John Dvorak has a counterpoint on Clay Christensen’s ideas on disruptive innovations:
There is no such thing as a disruptive technology. There are inventions and new ideas, many of which fail while others succeed. That’s it. This concept only services venture capitalists who need a new term for the PowerPoint show to sucker investors.
One could almost make an argument for Linux as a disruptive technology. It’s free, so that helps. But what is it disrupting? Microsoft? In 1992, when Linux was invented, Microsoft had about $2.2 billion in the bank. Now Microsoft has over $70 billion in the bank and continues to grow. Some disruption.
One problem in our society is the increasing popularity of false-premise concepts that are blindly used for decision making. The amount of money squandered during the dot-com era because of “paradigm shifts” and “new economies” is staggering. People actually believed that all retailing would be online and that all groceries would be delivered to the home as they were in the 1920s, despite changes that make delivery impractical. Who cares about reality? We have a disruptive technology at work!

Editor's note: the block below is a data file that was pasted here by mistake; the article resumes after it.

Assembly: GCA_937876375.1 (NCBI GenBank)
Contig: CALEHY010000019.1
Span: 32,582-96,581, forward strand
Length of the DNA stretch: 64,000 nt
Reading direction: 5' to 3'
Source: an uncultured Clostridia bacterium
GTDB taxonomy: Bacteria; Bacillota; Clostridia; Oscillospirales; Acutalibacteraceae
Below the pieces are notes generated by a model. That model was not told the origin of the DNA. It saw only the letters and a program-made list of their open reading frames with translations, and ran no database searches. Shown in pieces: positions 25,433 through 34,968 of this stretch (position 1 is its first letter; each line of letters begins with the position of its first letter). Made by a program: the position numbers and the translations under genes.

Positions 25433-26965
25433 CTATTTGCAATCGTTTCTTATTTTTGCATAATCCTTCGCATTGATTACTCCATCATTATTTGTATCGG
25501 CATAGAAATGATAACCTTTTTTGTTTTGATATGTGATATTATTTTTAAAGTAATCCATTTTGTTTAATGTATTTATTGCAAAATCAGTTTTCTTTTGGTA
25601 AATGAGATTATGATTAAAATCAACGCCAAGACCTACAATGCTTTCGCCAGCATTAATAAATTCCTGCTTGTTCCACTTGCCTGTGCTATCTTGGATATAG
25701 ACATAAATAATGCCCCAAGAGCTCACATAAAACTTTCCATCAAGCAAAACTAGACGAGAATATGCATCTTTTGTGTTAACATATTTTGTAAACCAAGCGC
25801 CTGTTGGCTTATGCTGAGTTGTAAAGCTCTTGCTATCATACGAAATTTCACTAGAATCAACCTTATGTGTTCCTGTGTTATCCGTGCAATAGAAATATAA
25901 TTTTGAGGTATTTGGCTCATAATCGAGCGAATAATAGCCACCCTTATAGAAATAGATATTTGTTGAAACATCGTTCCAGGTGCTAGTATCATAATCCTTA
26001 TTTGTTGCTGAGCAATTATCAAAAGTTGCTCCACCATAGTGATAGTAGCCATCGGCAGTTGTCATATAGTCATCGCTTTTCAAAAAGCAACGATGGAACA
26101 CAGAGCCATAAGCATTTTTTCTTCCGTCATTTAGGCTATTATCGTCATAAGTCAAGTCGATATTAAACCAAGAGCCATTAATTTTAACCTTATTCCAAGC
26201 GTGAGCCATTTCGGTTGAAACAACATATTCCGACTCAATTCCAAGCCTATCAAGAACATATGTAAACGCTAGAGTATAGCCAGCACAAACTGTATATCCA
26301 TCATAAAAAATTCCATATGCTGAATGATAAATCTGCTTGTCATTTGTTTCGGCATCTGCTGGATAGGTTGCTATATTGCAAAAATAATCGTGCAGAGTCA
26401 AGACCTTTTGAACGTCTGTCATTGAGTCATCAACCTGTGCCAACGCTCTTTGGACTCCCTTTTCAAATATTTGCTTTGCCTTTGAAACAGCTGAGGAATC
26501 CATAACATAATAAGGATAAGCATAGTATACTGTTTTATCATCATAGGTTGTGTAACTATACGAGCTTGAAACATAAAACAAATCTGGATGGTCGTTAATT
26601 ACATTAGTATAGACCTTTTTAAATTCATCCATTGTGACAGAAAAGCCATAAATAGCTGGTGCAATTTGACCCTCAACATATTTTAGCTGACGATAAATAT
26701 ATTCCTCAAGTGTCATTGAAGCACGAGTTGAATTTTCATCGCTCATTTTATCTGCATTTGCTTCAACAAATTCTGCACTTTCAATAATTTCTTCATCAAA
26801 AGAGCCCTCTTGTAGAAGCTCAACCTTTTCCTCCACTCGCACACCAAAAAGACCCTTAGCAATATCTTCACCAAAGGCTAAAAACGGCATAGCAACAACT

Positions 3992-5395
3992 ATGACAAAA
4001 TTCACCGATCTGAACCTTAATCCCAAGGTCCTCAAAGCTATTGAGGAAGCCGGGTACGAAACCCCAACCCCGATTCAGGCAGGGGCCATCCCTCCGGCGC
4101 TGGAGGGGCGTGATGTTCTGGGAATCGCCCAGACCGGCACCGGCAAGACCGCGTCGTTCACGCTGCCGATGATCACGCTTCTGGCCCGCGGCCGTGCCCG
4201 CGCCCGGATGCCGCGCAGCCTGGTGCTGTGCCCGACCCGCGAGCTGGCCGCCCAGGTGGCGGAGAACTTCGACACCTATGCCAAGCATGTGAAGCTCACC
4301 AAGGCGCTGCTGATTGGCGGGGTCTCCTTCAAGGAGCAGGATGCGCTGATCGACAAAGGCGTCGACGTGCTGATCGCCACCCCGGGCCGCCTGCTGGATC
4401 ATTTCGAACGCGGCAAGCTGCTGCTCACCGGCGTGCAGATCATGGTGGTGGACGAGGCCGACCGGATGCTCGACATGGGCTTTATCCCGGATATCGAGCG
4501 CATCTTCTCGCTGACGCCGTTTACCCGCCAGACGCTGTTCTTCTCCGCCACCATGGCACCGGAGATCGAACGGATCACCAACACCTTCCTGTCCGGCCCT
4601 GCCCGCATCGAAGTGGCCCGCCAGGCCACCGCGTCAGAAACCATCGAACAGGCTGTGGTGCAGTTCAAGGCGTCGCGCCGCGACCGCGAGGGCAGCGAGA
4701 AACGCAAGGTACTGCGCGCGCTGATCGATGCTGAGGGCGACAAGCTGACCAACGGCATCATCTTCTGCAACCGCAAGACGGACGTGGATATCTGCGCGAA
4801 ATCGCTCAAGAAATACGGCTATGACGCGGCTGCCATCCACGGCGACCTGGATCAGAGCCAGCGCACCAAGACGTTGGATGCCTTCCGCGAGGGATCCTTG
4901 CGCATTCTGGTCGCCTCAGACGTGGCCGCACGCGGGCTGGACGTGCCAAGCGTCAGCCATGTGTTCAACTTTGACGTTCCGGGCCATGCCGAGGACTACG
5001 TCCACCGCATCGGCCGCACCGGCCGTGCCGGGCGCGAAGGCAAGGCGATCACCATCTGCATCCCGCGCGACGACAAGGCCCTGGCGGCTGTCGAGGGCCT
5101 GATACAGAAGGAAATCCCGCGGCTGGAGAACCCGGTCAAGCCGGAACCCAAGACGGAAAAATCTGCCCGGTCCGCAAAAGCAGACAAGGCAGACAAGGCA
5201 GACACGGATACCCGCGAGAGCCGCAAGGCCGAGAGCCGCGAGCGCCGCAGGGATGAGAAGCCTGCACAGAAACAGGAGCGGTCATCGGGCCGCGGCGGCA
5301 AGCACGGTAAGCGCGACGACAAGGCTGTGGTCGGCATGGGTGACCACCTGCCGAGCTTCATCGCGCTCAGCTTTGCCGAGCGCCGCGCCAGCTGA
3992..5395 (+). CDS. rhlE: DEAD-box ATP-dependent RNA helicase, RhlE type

The concept of disruptive technology is not the only daft idea floating around to be lapped up obediently by the business community. There are others. But the way these dingbat bromides go unchallenged makes you wonder whether anyone can think independently anymore.
Scoble defines disruptive technology: “A technology that no one in business wants but that goes on to be a trillion-dollar industry.”